Another embodiment of the invention provides an interface that will enable shippers and carriers to aggregate their purchasing power to buy consumables regularly purchased by each group. For carriers, items purchased on a cooperative basis include, among other things, tires, fuel, and truck parts. For shippers, items purchased on a cooperative basis include, among other things, warehouse supplies.
The system also provides a customizable web page to those individuals and businesses visiting the web site. Known as the “myCarrierPoint™” web page, this feature will allow users to design a page that automatically delivers content available through the DMS in a form customized by the user. The myCarrierPoint™ web page is intended to serve as the primary mechanism for delivering planned content offerings to shippers, carriers, and others visiting the web site. Planned content includes, among other things, content from relevant industry publications, general news, weather information, and financial market information. Some content may, however, only be accessible to customers enrolled to use the DMS. In addition, the DMS of the present invention may also provide links between the web site and certain government and third party services that enable online regulatory compliance filing and reporting functionality.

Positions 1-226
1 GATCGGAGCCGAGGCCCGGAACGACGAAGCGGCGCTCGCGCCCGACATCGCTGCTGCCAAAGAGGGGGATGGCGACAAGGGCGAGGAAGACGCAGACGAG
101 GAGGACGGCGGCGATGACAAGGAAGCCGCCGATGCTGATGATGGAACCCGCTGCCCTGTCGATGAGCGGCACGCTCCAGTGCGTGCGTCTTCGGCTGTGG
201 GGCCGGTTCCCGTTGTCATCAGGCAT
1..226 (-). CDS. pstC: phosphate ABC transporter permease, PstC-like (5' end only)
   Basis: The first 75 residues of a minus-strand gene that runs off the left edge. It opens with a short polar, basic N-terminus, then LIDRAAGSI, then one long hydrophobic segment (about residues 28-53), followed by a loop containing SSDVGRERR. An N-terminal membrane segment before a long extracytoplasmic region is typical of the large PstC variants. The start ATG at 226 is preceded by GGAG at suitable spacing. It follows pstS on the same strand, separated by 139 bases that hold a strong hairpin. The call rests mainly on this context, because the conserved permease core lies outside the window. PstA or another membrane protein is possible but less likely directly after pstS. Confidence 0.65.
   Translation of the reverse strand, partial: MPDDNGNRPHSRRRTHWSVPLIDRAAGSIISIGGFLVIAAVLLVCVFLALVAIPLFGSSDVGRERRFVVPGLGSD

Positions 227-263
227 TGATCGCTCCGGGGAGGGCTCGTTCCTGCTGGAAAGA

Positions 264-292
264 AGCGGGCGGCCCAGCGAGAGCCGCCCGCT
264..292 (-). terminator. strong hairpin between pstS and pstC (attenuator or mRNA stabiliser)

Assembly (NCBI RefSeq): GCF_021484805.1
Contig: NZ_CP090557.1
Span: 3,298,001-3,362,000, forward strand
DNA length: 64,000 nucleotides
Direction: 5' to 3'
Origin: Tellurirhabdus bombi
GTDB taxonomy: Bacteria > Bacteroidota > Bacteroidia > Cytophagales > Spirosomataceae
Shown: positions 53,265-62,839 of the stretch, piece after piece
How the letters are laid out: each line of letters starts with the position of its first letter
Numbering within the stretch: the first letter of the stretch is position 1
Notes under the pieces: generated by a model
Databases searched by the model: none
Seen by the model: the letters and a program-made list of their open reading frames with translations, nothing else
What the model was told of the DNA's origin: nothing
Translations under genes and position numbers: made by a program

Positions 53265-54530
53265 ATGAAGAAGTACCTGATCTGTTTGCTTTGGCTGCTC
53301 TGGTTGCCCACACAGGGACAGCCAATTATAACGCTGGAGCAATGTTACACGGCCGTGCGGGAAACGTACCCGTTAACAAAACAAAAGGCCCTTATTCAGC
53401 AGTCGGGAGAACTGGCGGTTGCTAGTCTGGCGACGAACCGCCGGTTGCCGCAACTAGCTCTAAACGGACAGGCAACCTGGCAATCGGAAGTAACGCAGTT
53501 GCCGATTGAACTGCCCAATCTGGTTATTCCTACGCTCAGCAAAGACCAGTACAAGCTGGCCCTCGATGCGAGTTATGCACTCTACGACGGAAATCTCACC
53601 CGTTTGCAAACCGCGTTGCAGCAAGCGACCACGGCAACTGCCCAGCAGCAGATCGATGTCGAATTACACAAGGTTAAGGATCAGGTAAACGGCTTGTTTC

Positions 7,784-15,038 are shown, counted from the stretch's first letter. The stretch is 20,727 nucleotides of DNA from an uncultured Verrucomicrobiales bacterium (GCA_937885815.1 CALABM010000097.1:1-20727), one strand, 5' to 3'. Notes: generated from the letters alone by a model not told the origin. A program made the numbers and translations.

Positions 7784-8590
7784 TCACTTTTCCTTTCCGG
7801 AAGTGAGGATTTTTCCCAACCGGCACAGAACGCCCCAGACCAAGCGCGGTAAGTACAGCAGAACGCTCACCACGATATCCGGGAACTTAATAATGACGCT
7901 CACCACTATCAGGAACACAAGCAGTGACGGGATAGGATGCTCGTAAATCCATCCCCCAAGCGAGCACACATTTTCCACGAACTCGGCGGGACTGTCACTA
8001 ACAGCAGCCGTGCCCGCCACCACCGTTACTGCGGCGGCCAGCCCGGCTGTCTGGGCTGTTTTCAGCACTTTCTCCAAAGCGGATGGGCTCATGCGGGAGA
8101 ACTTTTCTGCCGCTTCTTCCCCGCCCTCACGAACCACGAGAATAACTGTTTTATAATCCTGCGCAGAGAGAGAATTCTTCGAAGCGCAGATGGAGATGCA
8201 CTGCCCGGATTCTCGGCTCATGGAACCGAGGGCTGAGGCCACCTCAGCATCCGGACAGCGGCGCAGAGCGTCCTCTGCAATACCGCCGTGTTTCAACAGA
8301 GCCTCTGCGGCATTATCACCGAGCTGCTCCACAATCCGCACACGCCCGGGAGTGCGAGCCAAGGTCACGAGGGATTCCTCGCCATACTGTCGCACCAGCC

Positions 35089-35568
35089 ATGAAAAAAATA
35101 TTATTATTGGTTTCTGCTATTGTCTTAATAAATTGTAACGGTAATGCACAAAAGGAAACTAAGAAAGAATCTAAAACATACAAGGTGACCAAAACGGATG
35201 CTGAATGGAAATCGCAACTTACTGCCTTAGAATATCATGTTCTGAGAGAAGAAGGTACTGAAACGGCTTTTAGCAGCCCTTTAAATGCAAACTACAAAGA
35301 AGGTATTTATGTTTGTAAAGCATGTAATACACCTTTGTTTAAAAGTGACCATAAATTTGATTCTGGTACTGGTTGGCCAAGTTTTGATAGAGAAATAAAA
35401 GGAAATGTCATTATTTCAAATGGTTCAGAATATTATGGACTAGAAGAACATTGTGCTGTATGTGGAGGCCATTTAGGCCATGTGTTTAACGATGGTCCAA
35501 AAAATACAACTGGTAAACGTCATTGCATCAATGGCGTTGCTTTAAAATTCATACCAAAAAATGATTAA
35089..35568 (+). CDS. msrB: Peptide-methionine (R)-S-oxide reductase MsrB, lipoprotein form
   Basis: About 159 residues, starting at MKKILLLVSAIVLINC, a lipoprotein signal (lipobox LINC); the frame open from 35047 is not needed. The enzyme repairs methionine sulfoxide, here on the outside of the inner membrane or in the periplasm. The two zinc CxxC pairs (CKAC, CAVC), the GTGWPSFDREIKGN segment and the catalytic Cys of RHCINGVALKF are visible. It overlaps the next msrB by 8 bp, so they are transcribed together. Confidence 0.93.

The system of the present invention provides a marketplace that combines commerce, content and community to create a balanced value proposition for both shippers and carriers. Through the DMS, carriers will realize higher capacity utilization and enhanced market presence, while shippers will realize lower overall freight costs and enhanced service levels.
Reference will now be made in detail to the present preferred embodiments of the invention, examples of which are illustrated in the accompanying drawing figures. Wherever possible, the same reference characters will be used throughout the drawings to refer to the same or like parts.
The marketplace of the present invention can be created per individual shipper or carrier in various ways known to those skilled in the art. However, three specific markets created by different methods include a market created by the manual entry of market data of the market participants onto a DMS, a market created by the electronic submission of market data by market participants, a market created by the electronic capture of market data from market participants' remote business systems. An exemplary embodiment of the present system and method is a market created by manual data entry of market data. The market data can be accomplished with a series of web pages capable of data entry.